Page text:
The last line deserves a place in a species of ageist dystopian literature with a social Darwinian slant, a sort of Mad Max for the Aged. But it is precisely what took place on May 17. Clare Nowland, a great-grandmother suffering dementia, found herself in a critical condition after being tasered by a senior constable of the New South Wales Police. The incident took place at Yallambee Lodge in the small town of Cooma, roughly 100 kilometres south of Canberra.

The Taser has a lengthy, rather nasty history of misuse. Comprising two barbed darts shot in Probe Mode, the recipient faces the release of 50,000 volts of electrical current lasting over 5 seconds. When used in its Drive-Stun Mode, the weapon is placed directly against the victim’s skin, causing terrific pain, sometimes burns. The casualty list attributed to the Taser is a growingly ghoulish one. In February 2012, Amnesty International reported that the US death toll attributable to the weapon since 2001 had risen to 500.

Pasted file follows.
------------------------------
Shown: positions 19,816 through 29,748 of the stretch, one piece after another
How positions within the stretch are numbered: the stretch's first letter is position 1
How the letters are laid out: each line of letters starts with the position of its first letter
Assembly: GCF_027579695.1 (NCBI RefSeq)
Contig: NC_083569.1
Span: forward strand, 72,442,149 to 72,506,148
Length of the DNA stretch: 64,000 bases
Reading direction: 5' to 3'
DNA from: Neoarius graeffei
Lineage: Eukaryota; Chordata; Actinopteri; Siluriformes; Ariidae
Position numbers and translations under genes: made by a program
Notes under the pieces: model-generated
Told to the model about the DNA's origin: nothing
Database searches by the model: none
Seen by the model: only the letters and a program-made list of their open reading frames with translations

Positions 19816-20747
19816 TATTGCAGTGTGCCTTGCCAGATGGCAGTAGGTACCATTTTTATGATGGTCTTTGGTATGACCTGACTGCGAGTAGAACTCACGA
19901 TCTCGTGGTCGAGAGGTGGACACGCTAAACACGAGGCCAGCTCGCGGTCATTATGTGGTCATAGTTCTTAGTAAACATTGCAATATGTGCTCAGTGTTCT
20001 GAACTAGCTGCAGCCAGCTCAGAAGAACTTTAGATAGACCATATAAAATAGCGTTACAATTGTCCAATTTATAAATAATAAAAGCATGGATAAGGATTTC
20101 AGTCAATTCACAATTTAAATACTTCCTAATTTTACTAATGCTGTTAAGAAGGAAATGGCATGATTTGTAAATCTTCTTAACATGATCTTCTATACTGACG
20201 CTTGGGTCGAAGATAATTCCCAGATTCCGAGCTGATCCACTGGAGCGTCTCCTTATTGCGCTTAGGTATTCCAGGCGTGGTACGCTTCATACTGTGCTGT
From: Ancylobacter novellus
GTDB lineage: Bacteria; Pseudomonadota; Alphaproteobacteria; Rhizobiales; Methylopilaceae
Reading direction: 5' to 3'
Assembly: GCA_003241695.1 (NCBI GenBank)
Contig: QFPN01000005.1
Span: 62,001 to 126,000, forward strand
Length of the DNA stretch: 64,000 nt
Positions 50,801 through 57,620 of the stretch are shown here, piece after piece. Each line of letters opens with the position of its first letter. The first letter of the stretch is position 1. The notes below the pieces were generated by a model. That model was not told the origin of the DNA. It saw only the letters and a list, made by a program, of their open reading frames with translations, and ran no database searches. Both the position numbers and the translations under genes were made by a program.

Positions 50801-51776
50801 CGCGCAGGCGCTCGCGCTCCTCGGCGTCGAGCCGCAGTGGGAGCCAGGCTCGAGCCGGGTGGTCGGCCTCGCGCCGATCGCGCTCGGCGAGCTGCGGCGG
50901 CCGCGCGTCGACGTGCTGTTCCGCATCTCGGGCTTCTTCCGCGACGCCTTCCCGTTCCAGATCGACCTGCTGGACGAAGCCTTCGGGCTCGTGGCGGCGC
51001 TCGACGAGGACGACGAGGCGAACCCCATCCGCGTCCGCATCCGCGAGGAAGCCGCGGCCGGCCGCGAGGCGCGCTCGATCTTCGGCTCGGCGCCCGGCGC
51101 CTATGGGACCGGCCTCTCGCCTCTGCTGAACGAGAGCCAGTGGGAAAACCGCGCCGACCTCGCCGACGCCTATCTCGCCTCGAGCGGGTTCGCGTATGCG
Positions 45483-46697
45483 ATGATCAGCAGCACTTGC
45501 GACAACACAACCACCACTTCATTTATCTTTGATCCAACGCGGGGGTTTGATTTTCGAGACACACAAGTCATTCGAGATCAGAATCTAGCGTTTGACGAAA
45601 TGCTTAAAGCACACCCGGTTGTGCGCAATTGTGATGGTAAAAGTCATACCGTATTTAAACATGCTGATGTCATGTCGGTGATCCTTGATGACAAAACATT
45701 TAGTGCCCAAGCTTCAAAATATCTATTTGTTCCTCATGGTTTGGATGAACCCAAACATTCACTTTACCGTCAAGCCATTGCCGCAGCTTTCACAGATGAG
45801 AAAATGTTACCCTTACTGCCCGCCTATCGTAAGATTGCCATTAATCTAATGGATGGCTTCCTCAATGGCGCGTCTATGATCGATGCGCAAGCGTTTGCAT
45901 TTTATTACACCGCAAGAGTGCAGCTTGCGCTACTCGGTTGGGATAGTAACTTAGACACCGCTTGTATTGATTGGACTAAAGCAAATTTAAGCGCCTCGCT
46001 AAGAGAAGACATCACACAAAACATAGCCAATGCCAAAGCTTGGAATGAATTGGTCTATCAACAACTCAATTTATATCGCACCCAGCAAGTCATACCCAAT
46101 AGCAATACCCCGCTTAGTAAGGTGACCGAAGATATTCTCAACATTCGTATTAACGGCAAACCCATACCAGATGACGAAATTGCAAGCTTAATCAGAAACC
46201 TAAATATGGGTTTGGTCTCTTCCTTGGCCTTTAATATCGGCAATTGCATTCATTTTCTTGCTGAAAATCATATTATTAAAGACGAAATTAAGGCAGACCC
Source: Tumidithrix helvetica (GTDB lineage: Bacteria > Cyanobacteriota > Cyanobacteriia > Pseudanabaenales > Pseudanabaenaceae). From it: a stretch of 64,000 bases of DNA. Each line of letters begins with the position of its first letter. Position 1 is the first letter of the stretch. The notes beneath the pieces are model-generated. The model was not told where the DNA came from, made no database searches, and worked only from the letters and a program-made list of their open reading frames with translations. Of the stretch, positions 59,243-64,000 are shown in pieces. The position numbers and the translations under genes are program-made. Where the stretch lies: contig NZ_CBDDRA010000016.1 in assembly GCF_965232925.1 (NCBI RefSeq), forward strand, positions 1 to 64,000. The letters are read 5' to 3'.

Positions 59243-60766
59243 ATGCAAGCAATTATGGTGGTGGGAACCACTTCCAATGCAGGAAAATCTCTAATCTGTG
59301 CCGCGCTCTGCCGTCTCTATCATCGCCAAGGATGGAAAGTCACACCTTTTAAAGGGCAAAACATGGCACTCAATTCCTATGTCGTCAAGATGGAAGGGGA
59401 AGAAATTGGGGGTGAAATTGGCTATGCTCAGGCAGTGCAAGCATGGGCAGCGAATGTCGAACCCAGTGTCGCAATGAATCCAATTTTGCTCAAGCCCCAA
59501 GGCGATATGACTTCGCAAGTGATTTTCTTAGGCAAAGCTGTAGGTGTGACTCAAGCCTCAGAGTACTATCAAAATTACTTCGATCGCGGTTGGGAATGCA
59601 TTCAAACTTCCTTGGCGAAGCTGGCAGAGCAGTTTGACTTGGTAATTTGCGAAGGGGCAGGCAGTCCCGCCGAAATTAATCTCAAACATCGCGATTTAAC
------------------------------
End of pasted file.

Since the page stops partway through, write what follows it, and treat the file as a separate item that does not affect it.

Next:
The Australian-based Police Accountability Project notes the significant risks that arise from Tasers “when used on vulnerable groups or in particular ways.” By giving police such devices, the likelihood of their use, “rather than negotiation, containment, retreat and de-escalation” increases.

Peter Cotter, NSW Police Force Assistant Commissioner, tried to justify the actions of the officer in question. “At the time [Nowland] was tasered she was approaching the police.” Was it at breakneck speed? No. “It is fair to say at a slow pace.” This dementia-suffering terror was also using a walking frame, bound to strike fear in any law enforcement figure. “But she had a knife,” insisted Cotter, miraculously elevating the level of risk. “I can’t take it any further as to what was going through anyone’s mind when he used the Taser.”